Racer1TN (author)WesG112017-07-27

i got the same error trying to upload the captured text and one other question, how did you get the program to write the file to gps.txt? I have compared the exact same code from another instructables project and cannot find the error. I get no error that it cannot write nor any data written. I only see the text from the gps if i reset the nano.

RichW36 made it! (author)2017-07-25

I made it and it works. But my mini card reader was doa. :(

Racer1TN (author)RichW362017-07-25

My mini card reader worked once and then will not work since then. It does not recognize when plugged in and the blue led does not light.

RichW36 (author)Racer1TN2017-07-26

Mine did the exact same thing. It sounded like it was going to connect twice and then nothing. And the light never came on.

TimGTech (author)2017-07-25

On a side note - The ruler was worth the cost of the box alone! It's bad to the bone! :)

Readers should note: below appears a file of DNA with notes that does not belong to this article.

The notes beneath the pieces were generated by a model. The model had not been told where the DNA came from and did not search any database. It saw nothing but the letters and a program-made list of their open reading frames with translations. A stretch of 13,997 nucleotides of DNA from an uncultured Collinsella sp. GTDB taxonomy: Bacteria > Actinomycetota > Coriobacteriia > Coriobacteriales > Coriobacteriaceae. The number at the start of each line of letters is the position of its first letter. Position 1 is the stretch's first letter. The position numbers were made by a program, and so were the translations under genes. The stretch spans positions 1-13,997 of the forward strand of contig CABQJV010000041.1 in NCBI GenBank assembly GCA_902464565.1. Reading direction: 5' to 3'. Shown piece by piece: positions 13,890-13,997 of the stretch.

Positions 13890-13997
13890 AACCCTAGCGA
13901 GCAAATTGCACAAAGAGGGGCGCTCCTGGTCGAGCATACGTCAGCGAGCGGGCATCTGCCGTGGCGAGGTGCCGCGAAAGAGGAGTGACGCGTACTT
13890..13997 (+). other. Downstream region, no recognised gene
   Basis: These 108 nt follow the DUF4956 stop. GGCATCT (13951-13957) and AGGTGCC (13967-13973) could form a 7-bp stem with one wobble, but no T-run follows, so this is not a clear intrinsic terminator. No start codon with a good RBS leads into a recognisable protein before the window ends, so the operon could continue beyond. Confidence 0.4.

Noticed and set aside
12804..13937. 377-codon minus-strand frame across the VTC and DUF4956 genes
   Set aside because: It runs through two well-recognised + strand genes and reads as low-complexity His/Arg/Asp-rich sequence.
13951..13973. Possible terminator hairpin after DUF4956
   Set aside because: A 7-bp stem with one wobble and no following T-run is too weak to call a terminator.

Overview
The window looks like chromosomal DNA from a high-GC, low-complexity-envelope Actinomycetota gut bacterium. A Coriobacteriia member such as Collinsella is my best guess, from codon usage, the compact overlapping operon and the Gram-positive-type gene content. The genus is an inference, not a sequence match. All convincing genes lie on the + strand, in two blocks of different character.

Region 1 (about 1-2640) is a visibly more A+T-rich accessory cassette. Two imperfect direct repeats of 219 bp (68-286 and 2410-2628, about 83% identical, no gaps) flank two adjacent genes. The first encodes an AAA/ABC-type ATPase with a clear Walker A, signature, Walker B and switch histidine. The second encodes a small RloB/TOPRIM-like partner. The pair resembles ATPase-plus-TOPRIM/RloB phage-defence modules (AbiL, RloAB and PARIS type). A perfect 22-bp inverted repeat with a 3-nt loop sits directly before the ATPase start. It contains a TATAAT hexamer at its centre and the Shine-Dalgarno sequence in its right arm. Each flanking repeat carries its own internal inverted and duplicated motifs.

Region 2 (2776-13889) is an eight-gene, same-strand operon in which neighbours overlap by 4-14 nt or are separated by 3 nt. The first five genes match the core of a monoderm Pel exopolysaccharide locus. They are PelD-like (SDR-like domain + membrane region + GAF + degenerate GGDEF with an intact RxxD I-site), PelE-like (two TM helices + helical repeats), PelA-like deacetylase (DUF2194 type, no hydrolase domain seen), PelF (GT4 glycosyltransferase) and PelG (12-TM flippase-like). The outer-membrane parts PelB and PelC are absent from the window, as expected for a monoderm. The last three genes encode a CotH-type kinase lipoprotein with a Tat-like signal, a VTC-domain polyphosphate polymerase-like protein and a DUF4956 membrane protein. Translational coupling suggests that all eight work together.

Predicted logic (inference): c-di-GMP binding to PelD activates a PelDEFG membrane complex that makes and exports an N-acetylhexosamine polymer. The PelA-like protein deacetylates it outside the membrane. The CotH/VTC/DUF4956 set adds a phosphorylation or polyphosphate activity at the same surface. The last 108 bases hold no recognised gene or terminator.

Earthwormchris (author)2017-07-25

I'm currently printing up a case I've made, if everything fits inside and works, I'll share it on thingiverse.

Hackerdaddy (author)2017-07-25

I wish I had started 20 boxes ago as this was a fun build. This project will transform into vessel tracking and analysis during maiden sea trials. Keep on making it happen and I can't wait to see my next project!

seaprimate made it! (author)2017-07-25

So decided to wire the modules on a perfboard. I know it doesn't look pretty and clean like soldering traces, but it's better than the breadboard and it still works. I had an issue originally with GPS not loading, both on the breadboard and this, but I simply deleted the first txt file and let it make another one and it worked perfectly. So if you get the whole "No valid GPS data detected" error when you test the first time, just delete the file and retry

grtyvr (author)2017-07-25

Makes me wonder how small a gps antenna can get.....

"The Pulse W3011 is only 3.2 (w) x 1.6 (l) x 1.1 (h) millimeters
(mm), and it weighs just 0.033 grams, yet has an efficiency of 80% with
an operating temperature of -40 to +85 degrees Celsius. Ground clearance
area is 4 x 4.25mm"

OK. Very small. So the limiting size on
your tracking device is the battery (unless you use a supercap) and the
SD card (unless you use the SD chip directly on a board and use
pogo-pins to get the data off) in which case we are talking about on the
order of 5x10x3.=Trust nothing! It is all tracking you!

About This Instructable




More by HackerBoxes:HackerBoxes 0021: Hacker TrackerHackerBoxes 0020: Summer CampHackerBoxes 0019: Raspberry WiFi
Add instructable to: